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Truck driver points gun at township resident

June 8, 2011

The Horton Township Supervisors discuss installing traffic signs on Shawmut Road with a concerned Brockport resident. Photo by Gian DeLoia.

BROCKPORT – Brockport resident Jeff Rhed attended Wednesday's Horton Township Supervisors meeting to request the installation of traffic signs along Shawmut Road after a truck driver pointed a pistol at him in front of his residence.
"I relayed a message to the state police about possibly getting a sign to post that reads that anything over 10,000 pounds has to go 25 miles per hour because those big gas trucks come wheeling down there at 45-50 miles per hour," Rhed said.
"You have to go slow, the road is so rough and you've got to stay in the middle, because you are riding in the bumps and potholes.
"I've tried, I have hollered at the Marcellus trucks to slow down."
According to Rhed, the incident occurred Friday, June 3 at 4 p.m.
"I was filleting some fish in front of my house," Rhed said. "My house is a car width away from the road and this one truck came flying down and he was on the berm, if he wouldn't have moved over a bit, he would have taken out one of those prop poles that sits right in front of my house. He went by and I screamed at him and another truck came down the same way.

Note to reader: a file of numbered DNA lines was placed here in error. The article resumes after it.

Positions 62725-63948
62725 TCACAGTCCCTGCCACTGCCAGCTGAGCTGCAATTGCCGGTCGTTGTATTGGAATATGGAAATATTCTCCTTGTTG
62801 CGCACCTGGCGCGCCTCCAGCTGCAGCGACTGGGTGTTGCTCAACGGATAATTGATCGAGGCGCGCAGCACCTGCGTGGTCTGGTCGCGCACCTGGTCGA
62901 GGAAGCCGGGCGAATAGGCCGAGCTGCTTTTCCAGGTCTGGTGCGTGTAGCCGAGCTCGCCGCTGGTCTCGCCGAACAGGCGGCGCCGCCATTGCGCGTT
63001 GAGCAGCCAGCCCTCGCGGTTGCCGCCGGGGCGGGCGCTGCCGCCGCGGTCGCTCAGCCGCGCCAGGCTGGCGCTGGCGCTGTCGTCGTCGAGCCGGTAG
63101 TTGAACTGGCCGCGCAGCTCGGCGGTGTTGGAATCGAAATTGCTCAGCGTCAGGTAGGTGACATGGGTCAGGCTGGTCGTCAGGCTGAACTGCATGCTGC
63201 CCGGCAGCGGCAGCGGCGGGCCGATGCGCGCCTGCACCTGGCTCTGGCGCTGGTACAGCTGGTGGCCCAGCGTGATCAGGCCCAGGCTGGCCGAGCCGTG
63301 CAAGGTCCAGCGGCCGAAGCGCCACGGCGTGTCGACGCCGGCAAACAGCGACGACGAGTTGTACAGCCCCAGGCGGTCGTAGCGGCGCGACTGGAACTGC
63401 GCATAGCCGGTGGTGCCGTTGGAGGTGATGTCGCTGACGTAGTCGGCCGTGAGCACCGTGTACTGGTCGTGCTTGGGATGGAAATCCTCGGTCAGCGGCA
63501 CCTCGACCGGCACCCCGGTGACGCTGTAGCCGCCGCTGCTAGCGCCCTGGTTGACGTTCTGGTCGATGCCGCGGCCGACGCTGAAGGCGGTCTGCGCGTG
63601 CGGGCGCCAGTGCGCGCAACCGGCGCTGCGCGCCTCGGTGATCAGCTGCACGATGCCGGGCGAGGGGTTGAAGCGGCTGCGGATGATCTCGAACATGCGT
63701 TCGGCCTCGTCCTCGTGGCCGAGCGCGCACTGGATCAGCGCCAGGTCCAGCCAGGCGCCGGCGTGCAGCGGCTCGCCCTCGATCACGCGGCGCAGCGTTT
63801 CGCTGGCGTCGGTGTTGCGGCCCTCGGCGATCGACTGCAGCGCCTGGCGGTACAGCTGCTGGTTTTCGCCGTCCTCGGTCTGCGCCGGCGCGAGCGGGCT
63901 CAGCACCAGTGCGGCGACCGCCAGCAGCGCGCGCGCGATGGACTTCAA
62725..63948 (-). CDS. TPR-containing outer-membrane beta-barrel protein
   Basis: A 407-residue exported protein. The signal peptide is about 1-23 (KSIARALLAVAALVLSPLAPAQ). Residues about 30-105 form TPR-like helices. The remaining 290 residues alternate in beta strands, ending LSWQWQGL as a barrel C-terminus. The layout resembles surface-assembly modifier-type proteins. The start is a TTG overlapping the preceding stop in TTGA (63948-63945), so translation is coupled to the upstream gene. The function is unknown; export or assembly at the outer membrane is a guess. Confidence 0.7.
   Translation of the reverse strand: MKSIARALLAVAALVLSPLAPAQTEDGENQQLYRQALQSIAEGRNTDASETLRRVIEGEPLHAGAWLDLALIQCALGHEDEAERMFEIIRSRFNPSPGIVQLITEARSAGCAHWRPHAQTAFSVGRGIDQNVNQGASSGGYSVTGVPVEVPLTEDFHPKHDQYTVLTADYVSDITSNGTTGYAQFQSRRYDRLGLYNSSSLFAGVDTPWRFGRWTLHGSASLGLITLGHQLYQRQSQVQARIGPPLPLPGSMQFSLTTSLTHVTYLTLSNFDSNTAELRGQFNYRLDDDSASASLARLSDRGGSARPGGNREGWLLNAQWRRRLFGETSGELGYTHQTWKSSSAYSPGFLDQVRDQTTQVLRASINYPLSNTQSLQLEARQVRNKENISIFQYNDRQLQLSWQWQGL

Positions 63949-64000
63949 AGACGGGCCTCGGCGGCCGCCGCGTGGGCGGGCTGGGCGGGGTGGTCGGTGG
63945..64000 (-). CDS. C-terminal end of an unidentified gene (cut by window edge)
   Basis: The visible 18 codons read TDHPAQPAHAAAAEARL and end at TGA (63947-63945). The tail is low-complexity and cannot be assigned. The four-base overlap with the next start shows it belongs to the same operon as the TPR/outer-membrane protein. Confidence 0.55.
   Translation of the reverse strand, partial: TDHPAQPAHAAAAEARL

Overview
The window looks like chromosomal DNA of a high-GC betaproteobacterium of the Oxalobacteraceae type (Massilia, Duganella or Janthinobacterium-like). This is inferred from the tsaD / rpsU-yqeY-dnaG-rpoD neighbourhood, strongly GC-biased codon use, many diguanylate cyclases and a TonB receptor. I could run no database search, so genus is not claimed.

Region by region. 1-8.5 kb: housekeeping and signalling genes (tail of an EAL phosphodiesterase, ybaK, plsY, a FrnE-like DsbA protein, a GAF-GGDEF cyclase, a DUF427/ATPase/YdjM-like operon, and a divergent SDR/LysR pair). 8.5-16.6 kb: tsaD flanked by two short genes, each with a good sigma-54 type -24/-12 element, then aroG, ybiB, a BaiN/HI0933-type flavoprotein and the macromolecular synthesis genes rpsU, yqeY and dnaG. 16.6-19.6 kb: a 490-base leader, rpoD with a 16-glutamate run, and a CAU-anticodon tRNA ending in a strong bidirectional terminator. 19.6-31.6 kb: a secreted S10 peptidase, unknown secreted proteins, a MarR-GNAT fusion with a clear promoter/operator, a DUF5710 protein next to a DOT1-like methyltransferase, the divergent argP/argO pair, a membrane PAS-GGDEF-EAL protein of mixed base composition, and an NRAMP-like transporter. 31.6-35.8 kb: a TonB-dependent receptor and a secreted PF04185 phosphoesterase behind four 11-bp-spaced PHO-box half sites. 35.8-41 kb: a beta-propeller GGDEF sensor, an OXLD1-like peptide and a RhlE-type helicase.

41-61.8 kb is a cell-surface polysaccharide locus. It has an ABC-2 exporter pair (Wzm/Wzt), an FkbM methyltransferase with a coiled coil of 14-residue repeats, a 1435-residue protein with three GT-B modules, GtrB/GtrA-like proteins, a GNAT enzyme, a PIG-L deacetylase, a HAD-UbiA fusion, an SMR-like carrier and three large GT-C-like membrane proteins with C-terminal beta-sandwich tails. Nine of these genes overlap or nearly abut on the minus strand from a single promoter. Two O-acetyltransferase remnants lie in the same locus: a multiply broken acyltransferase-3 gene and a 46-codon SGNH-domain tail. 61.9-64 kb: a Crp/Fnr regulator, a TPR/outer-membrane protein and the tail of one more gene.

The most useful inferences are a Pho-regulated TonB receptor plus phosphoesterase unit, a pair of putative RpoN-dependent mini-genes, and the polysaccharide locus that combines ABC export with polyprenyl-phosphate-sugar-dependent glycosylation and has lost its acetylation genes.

"I walked out into the middle of the road and the driver came to a complete stop and I was screaming at him telling him to slow down."
Rhed noted that he informed the driver that the speed limit was 35 miles per hour.
"The driver decided to tell me to screw myself and then he floors it, squeals tires, so I hit the back end of his truck and he slams on the brakes and starts fiddling with something, he comes out the driver's side window with a pistol and points it right at me. He said, 'next time this happens I am going to shoot you.' He goes, 'mark my words, next time you will get shot.'"
Supervisor Jeff Johnson informed Rhed that he made the right decision in contacting the state police.
"It's a state right-of-way, so you are going to have to go through the state or have the state police call the Department of Transportation to see what they can do for you because otherwise we can't go out there and put signs up because it's not a township road," Johnson said. "If it was a township road we could do that for you in a heartbeat; seeing that it is a state road, I don't think we can do that."
Johnson encouraged the community to write down the license plate numbers of the vehicles and start contacting the state police.
"I haven't gotten more than five or six hours of sleep since," Rhed said. "Every car that goes down by the road, I am looking out the windows."

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